The Spirit of Governance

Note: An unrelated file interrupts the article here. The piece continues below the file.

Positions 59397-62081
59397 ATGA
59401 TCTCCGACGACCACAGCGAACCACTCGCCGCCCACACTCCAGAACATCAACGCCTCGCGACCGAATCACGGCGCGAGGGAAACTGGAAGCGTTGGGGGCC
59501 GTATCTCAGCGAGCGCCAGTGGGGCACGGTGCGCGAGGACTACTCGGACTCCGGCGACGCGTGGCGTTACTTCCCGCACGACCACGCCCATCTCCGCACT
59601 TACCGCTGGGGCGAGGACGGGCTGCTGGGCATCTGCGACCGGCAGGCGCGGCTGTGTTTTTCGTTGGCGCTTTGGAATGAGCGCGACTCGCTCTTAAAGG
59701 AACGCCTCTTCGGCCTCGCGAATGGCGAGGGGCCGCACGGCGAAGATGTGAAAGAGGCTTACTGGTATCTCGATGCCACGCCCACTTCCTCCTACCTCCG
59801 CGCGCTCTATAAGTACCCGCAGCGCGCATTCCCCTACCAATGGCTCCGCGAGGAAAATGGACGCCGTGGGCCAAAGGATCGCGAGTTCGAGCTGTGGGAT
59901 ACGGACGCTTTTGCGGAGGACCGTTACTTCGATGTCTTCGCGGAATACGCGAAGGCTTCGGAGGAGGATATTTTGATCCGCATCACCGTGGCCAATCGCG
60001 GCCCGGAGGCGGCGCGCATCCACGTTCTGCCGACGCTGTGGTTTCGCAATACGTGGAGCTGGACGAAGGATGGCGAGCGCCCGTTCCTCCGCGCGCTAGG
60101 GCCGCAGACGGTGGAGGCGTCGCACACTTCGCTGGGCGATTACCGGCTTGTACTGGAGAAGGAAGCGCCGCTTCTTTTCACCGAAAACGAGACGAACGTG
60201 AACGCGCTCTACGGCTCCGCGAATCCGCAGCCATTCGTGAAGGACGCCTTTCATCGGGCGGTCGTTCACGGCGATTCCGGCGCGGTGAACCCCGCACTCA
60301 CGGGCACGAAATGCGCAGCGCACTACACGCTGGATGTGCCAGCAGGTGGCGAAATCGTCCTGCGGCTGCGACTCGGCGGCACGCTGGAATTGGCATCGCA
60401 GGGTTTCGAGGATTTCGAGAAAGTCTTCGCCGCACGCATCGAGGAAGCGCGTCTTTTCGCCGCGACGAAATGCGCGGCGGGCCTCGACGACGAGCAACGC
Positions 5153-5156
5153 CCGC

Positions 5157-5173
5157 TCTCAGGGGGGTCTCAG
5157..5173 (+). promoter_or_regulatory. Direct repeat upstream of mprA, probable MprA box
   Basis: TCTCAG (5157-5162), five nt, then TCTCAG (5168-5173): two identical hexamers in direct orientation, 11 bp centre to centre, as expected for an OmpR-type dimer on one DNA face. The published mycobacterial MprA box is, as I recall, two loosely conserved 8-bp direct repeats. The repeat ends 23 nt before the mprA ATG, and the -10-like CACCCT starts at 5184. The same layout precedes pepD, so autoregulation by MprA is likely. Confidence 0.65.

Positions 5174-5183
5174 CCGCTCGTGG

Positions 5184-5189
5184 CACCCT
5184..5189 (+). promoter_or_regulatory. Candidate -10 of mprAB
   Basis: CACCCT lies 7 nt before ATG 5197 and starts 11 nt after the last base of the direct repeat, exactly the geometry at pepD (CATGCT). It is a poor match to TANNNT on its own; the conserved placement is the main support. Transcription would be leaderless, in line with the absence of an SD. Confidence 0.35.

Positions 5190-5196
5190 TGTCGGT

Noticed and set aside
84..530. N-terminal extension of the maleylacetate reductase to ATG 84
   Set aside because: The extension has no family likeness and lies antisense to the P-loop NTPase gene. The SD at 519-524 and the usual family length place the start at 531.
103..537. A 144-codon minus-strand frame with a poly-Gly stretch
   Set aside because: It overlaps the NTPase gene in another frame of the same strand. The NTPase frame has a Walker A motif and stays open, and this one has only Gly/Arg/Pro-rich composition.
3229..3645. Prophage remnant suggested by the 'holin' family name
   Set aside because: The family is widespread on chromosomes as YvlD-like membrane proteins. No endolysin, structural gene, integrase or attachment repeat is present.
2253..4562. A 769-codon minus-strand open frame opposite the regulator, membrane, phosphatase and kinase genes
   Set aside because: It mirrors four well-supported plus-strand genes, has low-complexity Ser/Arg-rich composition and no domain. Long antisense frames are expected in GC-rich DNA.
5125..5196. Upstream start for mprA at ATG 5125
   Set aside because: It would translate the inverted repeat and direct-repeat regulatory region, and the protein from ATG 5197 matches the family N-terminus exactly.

Several instances of relatively benevolent conduct toward slaves, directed usually toward a house servant, a skilled artisan, a “family slave,” or a mixed-race person, can be discovered in the Polk family records. White women sometimes pressed their husbands or their sons to act more benevolently than they would otherwise have done. But expressions of genuine feeling for a black person were exceedingly rare, and the actions of the Polk men (and some of the women) were normally governed by self-interest — sometimes dressed in beguilingly paternalist language. The Polk family records lend little support to the view that the men in this family acted largely in consonance with the paternalist code that was supposed to govern their conduct.
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